So, for paper minis, you can do that pretty easily with little skill and a small investment of time. The other thing I have become interested in is 3-D paper craft. While looking for futuristic models that could be used for my SW Rifts game, I found Genet Models. This is a great site with over 80 different paper craft models available for free download. I’ve picked out a couple that I plan to use in my game. I’ll post some pictures of them when I get them done.

Now, besides paper minis and paper models, what else can be done? Lots!

A great adventure type to run is one where the players have shrunk to an inch or so tall. You can use your paper minis to represent full scale, the size of your players. Then, if they run into a keyboard, put a keyboard on the table; or a can of soda, a set of keys, some toothpicks, etc. The advantage of this is you get to use real world items as is. It’s a great way to introduce props into the game. I used the adventure, “Size Matters”, from Just Insert Imagination for my first introduction to roleplaying at my library. The kids really got a kick out of seeing the real items on the table and moving their little miniatures around them. Are you playing a WWI/WWI/Korean War/Viet Nam or really any early to mid-20th century war setting? Buy the little plastic army men! You can often find sets that include sand bag bunkers, vehicles, tanks, and even trees. These can all help to set up a cool looking board full of props!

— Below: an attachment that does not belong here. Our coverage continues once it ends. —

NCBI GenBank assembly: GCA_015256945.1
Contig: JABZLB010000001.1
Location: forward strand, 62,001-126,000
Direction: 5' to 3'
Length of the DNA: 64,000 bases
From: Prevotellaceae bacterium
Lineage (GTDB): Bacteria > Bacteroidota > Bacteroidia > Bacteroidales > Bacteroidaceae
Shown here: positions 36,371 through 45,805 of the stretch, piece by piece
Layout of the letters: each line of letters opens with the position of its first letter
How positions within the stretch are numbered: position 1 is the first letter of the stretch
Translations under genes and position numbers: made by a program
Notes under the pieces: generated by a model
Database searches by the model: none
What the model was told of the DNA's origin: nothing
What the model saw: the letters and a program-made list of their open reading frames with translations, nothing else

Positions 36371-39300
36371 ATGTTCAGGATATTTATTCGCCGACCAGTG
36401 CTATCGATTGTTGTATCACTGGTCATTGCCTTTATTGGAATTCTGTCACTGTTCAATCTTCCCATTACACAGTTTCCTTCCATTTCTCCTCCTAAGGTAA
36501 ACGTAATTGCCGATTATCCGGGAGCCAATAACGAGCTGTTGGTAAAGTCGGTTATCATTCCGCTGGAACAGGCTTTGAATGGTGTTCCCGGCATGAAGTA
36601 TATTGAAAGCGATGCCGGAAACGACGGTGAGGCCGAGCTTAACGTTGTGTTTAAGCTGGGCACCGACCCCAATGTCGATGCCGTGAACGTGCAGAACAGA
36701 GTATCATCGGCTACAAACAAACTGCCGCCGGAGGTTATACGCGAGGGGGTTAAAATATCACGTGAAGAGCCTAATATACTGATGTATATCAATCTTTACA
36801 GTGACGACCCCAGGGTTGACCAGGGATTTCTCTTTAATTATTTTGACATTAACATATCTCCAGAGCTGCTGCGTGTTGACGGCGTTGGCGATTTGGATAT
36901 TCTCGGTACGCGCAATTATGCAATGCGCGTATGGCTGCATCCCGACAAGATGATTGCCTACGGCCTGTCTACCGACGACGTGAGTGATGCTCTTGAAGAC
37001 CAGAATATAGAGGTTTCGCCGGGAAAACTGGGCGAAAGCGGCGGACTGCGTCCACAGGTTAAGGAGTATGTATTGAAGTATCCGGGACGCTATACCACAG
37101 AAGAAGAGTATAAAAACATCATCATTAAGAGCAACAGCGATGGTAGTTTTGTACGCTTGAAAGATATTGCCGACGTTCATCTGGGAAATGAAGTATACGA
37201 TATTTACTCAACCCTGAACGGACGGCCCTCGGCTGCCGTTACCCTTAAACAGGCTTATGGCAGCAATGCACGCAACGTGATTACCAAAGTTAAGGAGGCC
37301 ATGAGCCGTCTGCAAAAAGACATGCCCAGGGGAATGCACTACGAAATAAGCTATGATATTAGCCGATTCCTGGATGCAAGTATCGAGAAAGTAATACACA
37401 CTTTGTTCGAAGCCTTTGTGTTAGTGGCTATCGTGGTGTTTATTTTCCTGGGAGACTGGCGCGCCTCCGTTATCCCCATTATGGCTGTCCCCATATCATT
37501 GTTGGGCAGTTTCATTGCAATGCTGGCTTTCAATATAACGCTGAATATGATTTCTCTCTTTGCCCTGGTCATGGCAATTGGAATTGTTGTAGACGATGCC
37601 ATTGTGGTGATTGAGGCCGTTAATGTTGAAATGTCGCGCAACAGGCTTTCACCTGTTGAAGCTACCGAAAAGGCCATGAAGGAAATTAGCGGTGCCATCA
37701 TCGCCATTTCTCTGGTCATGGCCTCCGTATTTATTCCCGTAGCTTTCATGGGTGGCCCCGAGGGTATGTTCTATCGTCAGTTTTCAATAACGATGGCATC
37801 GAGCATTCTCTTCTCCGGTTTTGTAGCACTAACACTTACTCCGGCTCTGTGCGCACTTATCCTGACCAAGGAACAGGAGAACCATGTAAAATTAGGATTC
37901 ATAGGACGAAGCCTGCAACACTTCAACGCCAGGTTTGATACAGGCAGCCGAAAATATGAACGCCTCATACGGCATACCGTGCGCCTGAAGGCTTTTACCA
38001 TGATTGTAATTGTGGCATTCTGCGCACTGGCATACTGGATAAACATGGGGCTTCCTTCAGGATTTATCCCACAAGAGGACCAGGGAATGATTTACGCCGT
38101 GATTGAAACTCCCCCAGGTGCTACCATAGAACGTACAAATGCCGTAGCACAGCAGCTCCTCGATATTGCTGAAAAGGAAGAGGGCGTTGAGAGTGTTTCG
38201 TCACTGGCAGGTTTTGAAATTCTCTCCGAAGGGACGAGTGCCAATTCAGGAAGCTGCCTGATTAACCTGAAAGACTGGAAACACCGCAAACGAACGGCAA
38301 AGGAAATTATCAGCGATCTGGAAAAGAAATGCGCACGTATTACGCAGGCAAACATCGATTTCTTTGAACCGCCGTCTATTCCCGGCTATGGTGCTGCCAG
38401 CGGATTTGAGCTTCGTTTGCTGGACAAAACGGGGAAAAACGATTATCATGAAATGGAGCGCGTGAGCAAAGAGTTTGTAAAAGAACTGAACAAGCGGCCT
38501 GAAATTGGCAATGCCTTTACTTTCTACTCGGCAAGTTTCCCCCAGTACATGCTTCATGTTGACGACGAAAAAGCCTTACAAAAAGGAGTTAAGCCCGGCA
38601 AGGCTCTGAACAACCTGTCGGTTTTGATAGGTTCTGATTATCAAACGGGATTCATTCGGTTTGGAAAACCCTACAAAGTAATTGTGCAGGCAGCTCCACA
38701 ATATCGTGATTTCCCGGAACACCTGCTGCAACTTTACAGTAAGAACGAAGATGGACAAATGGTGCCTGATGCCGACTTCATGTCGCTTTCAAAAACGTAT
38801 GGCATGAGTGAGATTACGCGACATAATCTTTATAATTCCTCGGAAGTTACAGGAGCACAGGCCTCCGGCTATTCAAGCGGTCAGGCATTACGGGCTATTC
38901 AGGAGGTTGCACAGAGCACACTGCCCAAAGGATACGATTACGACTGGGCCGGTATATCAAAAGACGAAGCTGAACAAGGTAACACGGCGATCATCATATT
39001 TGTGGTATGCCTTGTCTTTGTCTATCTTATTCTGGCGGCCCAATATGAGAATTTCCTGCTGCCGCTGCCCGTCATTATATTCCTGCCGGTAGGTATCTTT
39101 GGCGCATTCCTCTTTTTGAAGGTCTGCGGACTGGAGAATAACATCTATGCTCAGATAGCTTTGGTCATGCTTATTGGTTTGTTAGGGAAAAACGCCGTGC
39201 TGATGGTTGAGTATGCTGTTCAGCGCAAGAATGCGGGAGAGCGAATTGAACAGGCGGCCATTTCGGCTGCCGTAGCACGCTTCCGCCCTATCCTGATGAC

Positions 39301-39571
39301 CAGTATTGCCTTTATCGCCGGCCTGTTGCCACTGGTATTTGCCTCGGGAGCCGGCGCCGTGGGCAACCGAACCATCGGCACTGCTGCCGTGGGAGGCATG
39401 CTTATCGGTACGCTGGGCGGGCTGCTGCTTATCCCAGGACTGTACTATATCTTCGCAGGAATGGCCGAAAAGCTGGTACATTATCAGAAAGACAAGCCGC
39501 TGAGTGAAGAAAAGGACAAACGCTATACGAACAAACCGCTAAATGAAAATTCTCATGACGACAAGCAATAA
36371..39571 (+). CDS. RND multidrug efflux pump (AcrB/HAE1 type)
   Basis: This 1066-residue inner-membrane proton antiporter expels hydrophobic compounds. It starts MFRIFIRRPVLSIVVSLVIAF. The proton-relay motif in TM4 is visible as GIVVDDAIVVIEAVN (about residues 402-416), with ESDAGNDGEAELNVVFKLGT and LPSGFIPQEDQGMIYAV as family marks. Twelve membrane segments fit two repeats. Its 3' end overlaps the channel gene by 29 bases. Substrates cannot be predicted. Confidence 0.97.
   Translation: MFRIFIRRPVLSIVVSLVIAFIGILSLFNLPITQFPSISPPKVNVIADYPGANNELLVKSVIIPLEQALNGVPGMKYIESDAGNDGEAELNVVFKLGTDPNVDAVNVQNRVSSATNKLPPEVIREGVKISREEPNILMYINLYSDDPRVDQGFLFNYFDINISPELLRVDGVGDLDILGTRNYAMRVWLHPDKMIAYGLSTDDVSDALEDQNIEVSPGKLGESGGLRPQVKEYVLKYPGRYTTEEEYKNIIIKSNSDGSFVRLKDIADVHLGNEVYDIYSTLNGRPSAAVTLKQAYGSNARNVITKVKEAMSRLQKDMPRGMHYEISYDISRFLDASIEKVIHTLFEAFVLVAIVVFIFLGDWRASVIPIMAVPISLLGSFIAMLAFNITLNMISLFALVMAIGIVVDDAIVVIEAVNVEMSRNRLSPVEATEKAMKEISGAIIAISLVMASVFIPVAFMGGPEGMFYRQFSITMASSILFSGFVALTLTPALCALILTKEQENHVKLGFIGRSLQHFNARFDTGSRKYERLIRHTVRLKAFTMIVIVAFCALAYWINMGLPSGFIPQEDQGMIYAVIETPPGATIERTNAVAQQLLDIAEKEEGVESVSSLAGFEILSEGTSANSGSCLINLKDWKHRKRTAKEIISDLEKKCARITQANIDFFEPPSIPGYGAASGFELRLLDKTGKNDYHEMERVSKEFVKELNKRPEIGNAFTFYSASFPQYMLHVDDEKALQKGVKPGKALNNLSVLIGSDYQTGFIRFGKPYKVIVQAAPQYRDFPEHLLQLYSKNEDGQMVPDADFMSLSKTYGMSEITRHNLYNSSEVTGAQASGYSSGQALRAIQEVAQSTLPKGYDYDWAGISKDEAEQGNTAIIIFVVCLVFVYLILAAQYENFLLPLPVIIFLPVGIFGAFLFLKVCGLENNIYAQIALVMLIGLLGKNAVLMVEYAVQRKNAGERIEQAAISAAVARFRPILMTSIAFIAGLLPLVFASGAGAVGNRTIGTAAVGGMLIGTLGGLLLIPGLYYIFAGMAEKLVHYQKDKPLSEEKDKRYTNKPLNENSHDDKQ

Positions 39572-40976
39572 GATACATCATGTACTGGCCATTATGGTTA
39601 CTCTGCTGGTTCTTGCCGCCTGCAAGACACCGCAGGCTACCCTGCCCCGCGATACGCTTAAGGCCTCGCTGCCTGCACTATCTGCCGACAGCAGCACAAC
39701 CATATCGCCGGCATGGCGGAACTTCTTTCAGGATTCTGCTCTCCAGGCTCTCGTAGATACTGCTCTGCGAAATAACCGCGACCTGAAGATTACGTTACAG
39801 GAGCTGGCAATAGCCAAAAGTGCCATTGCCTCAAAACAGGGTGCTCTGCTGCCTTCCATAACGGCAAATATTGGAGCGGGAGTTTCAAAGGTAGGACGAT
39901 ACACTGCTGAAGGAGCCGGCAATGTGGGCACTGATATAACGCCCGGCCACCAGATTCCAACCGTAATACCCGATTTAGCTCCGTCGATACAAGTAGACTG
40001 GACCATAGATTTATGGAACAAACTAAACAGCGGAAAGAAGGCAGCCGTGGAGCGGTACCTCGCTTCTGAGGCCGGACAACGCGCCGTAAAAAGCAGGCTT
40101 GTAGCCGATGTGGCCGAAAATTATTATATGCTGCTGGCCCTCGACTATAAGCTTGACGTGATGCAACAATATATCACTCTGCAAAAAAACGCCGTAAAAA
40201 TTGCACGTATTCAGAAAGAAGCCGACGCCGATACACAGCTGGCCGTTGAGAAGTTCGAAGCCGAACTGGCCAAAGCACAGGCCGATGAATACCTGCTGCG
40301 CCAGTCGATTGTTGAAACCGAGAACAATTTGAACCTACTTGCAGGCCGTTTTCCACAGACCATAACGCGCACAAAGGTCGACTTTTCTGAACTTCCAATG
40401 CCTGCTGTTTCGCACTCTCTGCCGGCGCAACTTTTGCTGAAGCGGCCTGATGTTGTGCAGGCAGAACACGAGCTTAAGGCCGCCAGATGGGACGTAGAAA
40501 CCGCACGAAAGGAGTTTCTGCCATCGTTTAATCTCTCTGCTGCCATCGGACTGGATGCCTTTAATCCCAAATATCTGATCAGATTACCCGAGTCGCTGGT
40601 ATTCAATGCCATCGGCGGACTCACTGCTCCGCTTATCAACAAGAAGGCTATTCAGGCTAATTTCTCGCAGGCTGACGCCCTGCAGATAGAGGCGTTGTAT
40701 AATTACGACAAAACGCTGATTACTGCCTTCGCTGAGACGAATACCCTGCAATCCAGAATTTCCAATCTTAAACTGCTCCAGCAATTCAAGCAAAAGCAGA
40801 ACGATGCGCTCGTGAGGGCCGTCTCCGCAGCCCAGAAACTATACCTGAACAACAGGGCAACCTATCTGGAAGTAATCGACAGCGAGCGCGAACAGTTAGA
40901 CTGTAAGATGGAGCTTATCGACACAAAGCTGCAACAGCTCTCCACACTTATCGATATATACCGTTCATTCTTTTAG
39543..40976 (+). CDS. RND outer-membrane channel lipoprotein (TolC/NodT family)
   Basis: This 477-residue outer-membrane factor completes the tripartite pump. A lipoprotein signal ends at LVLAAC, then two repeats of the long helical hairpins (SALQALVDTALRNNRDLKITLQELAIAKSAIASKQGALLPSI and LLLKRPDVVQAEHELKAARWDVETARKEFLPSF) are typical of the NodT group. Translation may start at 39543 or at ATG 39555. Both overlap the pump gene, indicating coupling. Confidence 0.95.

The advantage of these props is that they add a lot of detail to any game that is going to be played using a matt and miniatures as opposed to the “Theater of the Mind” approach. These props are especially valuable if you are gaming with younger players who may want to have visual aids to help them all visualize the same scene. Taking my kids and the few kids I’ve run games for at my local library, These aids really help get them into the mood of role playing. Having a map and minis helped the kids better see how situations were set up.

What if I am running a Theater of the Mind game and don’t use mats and minis?